A Nevada mother who bought a vape pen to help her 17-year-old son quit smoking ended up having to drive him five hours to a hospital after it blew up in his face, doctors say. In a study published in the New England Journal of Medicine, doctors say the exploding e-cigarette, made by a company called VGOD, shattered Austin Adams' jaw and knocked out several teeth. His mother drove him from Ely, Nevada, to Salt Lake City, Utah, which had the nearest hospital that could deal with the injury. Report author Dr. Katie Russell, one of the surgeons who treated Austin, says he had a blast injury to his jaw, damage to his gums, and burns in his lower lip. The explosion was "totally unexpected," she tells NBC. "He didn't recall doing anything wrong with the device beforehand, and it just exploded."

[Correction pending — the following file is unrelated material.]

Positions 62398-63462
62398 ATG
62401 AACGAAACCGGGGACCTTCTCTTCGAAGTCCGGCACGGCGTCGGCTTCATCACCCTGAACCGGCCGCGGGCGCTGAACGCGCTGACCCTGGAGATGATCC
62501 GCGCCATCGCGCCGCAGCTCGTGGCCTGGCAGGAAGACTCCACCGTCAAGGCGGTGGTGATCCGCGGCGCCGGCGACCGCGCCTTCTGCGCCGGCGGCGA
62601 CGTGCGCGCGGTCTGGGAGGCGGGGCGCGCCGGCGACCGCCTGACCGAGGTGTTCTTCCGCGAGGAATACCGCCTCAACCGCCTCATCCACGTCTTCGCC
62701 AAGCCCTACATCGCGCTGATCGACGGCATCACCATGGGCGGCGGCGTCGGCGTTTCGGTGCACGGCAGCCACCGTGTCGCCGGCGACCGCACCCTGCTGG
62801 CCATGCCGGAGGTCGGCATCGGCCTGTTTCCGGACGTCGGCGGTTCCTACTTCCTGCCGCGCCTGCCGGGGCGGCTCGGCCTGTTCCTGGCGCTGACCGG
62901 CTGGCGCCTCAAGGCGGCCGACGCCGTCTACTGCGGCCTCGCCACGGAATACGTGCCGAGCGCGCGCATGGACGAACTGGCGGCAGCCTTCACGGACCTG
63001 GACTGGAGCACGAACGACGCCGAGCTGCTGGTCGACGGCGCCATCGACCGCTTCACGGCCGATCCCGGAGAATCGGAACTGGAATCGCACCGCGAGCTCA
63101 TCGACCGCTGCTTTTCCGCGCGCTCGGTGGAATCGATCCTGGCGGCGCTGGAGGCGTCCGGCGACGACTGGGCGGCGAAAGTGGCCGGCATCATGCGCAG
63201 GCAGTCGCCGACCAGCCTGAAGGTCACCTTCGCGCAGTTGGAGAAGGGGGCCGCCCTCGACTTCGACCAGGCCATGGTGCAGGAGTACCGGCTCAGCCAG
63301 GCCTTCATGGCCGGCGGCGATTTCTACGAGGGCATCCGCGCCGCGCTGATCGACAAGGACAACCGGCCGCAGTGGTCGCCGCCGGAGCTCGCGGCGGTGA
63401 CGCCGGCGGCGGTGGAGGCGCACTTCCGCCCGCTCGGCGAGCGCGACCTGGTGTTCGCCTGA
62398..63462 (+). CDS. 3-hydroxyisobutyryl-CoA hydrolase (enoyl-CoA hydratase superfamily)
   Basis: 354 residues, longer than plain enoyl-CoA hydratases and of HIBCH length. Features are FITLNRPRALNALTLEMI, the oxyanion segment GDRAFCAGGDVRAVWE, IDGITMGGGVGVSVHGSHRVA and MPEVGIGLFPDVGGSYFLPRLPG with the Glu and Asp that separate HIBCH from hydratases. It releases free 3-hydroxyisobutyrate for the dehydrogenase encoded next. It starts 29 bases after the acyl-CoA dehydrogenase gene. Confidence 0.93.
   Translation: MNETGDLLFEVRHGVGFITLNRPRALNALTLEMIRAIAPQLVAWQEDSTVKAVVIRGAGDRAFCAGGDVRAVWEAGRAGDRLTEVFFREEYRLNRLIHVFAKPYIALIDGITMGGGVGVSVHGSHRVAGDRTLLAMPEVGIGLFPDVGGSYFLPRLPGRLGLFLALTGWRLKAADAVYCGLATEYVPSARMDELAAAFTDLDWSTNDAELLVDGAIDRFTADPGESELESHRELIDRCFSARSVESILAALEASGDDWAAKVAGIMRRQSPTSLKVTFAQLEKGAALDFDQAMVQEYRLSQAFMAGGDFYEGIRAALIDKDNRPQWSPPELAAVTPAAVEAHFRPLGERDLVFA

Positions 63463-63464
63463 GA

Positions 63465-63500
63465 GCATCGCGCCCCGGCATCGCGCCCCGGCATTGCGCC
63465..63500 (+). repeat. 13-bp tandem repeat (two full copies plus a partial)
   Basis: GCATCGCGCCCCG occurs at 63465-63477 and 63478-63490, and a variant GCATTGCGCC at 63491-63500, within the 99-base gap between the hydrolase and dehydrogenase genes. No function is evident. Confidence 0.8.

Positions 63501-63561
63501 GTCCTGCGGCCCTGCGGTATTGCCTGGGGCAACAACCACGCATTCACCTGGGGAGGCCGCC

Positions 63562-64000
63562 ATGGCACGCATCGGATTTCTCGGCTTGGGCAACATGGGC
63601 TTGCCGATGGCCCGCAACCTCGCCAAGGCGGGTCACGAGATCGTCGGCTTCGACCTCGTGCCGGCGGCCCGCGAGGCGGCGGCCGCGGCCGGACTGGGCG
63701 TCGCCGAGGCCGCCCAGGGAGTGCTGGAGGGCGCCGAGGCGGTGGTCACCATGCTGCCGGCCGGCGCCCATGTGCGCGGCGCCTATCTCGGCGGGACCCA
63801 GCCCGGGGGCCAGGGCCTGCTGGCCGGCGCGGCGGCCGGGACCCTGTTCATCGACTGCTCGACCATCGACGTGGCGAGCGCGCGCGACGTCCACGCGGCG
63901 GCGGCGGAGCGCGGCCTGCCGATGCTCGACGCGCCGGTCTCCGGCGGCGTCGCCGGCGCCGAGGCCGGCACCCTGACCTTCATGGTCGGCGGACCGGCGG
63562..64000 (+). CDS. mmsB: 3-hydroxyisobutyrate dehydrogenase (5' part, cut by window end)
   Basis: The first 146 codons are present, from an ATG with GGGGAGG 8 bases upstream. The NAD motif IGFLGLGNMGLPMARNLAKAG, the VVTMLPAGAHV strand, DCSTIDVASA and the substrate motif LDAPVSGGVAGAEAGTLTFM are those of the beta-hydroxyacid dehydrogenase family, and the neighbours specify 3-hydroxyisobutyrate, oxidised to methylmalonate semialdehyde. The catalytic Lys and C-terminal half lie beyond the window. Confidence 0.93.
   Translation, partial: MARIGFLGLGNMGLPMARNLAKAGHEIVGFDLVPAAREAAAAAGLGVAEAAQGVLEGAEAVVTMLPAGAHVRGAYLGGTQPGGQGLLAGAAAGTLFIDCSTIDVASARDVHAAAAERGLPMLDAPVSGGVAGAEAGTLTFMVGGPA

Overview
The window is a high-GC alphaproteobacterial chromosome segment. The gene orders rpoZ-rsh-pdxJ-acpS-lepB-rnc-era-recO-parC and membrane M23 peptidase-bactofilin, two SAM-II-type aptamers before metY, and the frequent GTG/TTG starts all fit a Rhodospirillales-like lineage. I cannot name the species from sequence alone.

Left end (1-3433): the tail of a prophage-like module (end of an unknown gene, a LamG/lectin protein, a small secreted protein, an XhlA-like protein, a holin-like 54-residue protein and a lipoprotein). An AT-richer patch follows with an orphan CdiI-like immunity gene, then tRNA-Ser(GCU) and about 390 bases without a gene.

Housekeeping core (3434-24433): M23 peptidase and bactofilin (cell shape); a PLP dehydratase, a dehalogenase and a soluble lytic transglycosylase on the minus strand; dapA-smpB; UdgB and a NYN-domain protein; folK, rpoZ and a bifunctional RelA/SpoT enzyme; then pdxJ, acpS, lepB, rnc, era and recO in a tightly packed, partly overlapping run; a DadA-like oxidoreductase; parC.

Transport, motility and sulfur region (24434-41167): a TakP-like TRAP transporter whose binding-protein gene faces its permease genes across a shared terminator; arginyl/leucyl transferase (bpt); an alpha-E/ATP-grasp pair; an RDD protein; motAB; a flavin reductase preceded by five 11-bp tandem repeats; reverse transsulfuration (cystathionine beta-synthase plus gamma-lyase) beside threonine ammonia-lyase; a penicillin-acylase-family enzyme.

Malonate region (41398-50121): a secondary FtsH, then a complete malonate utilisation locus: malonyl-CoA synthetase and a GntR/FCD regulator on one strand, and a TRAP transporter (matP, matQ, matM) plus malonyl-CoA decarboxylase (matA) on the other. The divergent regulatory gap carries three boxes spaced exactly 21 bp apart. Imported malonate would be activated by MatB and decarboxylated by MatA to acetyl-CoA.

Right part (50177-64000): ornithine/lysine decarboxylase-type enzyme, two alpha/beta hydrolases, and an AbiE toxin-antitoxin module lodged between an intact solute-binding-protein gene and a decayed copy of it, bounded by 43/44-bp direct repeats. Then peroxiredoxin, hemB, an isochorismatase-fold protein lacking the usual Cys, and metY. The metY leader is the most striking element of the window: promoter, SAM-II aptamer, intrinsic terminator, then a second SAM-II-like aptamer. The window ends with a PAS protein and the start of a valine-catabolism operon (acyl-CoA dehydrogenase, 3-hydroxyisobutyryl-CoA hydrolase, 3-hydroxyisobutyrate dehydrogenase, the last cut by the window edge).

The FDA warned in 2017 that the shape of e-cigarettes can make them behave like "flaming rockets" when their lithium-ion batteries fail. A study last year found that vaping devices caused 2,035 emergency room visits between 2015 and 2017. "This technology hit the market by storm and people are not aware," Russell tells the New York Times. "But the fact is they can burn you. They can explode in your pocket. They can explode in your face. I think there’s a health concern." Researchers say the batteries can overheat when there is a short circuit, or when they are in contact with metal objects like keys. Austin, who had his jaw wired shut for six weeks, has now made a full recovery—and has given up both smoking and vaping. (This school district has drastic plans to curb vaping.)